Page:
Category Archives: Poetry

NAOMI SHIHAB NYE ON READING AND WRITING

“We read books. We write poems. We belong to ourselves. Does your story have room for me? My story has room for you – ways to enter in, ways to feel our lives reflected or confirmed. Ways of finding greater confidence. We’re all here. We can do it.

“We live on the edges of stories we don’t hear. Every person walking past us on your beautiful Bellingham pier is full of stories…”

Poet, humanist and teacher Naomi Shihab Nye took the stage April 28 at Western Washington University to deliver her Arbuthnot Honor Lecture, REFRESHMENTS WILL BE SERVED – Our Lives of Reading and Writing.

naomiX3It was a luminous presentation, full of stories from her 42 years of working and writing with students from all over the world. Her attitude is ever curious. When a student from Afghanistan asked her why she choses to spend time with kids, she answered, “Because I want to remember what you know.”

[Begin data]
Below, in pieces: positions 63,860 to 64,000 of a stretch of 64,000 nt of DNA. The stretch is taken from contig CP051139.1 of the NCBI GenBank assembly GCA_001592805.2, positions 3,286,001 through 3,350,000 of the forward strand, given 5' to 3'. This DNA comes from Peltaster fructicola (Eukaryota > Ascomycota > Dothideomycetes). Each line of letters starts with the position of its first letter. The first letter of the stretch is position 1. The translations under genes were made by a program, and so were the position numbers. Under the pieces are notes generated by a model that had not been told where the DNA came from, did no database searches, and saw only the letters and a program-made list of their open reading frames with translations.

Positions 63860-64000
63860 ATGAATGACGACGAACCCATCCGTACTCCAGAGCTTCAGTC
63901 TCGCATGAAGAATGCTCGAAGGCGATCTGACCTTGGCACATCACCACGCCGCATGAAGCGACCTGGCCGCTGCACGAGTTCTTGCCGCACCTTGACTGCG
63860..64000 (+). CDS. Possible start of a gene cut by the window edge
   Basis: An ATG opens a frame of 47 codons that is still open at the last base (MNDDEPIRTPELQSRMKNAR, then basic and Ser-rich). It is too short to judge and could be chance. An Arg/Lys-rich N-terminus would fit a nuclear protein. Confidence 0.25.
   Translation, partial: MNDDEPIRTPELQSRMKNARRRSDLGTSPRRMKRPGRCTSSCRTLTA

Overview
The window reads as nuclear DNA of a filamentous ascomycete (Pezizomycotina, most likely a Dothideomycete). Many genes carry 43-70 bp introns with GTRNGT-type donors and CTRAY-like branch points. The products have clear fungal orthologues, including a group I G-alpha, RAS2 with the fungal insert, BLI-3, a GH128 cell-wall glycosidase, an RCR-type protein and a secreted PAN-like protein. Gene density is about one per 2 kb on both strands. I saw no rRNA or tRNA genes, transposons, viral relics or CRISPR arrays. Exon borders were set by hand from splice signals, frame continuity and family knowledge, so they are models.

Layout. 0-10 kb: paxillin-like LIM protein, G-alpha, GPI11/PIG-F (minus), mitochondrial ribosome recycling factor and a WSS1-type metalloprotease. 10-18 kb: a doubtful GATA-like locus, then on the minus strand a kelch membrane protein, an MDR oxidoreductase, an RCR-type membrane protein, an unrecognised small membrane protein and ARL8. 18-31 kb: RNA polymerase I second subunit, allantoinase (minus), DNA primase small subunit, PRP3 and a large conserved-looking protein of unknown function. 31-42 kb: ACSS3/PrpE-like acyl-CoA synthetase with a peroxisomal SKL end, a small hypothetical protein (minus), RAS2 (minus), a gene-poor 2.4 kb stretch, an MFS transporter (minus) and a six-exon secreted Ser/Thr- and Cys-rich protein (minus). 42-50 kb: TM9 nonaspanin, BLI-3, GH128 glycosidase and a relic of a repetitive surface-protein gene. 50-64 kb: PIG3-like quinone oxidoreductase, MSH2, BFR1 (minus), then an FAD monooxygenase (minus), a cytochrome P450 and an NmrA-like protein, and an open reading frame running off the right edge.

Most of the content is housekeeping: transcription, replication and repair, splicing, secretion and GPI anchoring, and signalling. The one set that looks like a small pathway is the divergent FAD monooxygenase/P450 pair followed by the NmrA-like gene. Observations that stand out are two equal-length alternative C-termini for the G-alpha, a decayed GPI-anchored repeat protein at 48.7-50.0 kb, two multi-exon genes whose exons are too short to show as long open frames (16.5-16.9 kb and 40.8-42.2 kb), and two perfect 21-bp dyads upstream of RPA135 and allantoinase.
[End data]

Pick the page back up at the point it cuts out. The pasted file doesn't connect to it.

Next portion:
She spoke of the importance of asking for stories before they are lost and proposed ways to keep the flow going, like writing on various papers: found papers, round paper placemats, post-its, etc.

She talked about the way writing works: “Nothing is too small to work on.” And “One person’s story encourages another.” And “Each thing gives us something else – another way of thinking, a new thought, more compassion for people who have trouble finishing their work.”

She reminded us that when you feel beleaguered as a writer or a citizen, reading will fortify you.

Near the end, she read her poem KINDNESS. She told us she did not write this poem; it was a gift and she was the scribe. It came to her on her honeymoon, after she and her husband had been robbed. This poem has seen me through hard times and I loved hearing her read it.